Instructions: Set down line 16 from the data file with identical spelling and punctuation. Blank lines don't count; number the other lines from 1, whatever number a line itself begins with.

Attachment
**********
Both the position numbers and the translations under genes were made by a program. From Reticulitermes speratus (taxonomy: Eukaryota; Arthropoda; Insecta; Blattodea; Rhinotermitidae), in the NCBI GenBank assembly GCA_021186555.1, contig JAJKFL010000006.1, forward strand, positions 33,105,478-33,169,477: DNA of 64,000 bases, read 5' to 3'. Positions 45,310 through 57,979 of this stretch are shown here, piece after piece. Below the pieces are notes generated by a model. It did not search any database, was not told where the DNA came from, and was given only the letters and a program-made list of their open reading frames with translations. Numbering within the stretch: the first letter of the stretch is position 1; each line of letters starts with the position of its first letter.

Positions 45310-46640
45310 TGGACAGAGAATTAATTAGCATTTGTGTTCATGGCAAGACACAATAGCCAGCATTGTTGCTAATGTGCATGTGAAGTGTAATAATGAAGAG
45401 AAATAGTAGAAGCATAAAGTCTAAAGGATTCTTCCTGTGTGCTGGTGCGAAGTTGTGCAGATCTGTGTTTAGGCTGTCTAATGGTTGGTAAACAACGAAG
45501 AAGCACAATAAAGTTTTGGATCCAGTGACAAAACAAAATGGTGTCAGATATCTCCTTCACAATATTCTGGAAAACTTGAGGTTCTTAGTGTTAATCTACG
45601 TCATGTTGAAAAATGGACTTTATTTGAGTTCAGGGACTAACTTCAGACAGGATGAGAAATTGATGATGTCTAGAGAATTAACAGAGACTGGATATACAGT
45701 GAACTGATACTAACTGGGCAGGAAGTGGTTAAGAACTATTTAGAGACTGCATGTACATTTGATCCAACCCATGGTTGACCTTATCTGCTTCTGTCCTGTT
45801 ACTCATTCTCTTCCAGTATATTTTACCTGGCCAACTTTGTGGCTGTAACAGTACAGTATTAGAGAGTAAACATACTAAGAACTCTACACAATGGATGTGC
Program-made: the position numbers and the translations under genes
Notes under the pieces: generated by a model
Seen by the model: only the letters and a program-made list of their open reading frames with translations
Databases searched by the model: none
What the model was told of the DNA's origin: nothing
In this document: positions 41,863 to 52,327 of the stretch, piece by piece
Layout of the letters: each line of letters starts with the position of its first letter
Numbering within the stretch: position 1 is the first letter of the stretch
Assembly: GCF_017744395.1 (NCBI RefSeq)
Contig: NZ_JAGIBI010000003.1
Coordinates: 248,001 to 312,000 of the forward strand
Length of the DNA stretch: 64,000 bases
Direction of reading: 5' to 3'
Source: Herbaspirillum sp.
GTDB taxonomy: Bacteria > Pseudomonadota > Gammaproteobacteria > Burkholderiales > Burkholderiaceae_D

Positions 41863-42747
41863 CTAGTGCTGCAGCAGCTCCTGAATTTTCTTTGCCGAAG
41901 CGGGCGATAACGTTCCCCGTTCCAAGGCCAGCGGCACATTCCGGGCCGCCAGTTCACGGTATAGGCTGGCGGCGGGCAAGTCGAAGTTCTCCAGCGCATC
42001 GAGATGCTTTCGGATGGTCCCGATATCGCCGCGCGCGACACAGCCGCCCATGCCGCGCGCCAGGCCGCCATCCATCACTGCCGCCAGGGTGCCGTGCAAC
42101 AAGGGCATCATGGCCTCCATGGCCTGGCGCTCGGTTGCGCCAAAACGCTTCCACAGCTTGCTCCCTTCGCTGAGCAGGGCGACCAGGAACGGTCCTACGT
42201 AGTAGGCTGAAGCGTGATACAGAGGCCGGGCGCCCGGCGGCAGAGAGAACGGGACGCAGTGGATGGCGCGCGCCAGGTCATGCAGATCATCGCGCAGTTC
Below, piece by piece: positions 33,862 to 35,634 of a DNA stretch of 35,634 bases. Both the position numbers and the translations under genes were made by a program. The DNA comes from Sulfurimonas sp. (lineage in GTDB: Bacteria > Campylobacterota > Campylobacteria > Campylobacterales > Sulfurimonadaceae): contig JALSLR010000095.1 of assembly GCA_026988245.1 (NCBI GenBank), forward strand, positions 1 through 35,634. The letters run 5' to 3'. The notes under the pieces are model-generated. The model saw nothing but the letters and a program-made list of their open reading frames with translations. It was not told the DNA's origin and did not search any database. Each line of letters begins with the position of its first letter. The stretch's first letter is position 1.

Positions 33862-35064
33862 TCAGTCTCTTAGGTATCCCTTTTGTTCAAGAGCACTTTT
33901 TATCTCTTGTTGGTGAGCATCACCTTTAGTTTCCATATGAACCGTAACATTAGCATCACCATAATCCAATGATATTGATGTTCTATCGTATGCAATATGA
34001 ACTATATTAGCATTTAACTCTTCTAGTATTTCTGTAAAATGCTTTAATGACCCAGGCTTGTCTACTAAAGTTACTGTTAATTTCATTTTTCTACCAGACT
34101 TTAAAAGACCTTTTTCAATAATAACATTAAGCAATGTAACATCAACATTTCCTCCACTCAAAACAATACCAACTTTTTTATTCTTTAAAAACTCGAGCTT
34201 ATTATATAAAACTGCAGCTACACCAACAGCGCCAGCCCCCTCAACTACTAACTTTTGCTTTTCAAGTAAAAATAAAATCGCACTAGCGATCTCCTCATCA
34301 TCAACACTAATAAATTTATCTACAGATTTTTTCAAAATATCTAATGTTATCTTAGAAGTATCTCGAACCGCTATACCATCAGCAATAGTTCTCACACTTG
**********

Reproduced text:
Numbering within the stretch: position 1 is the first letter of the stretch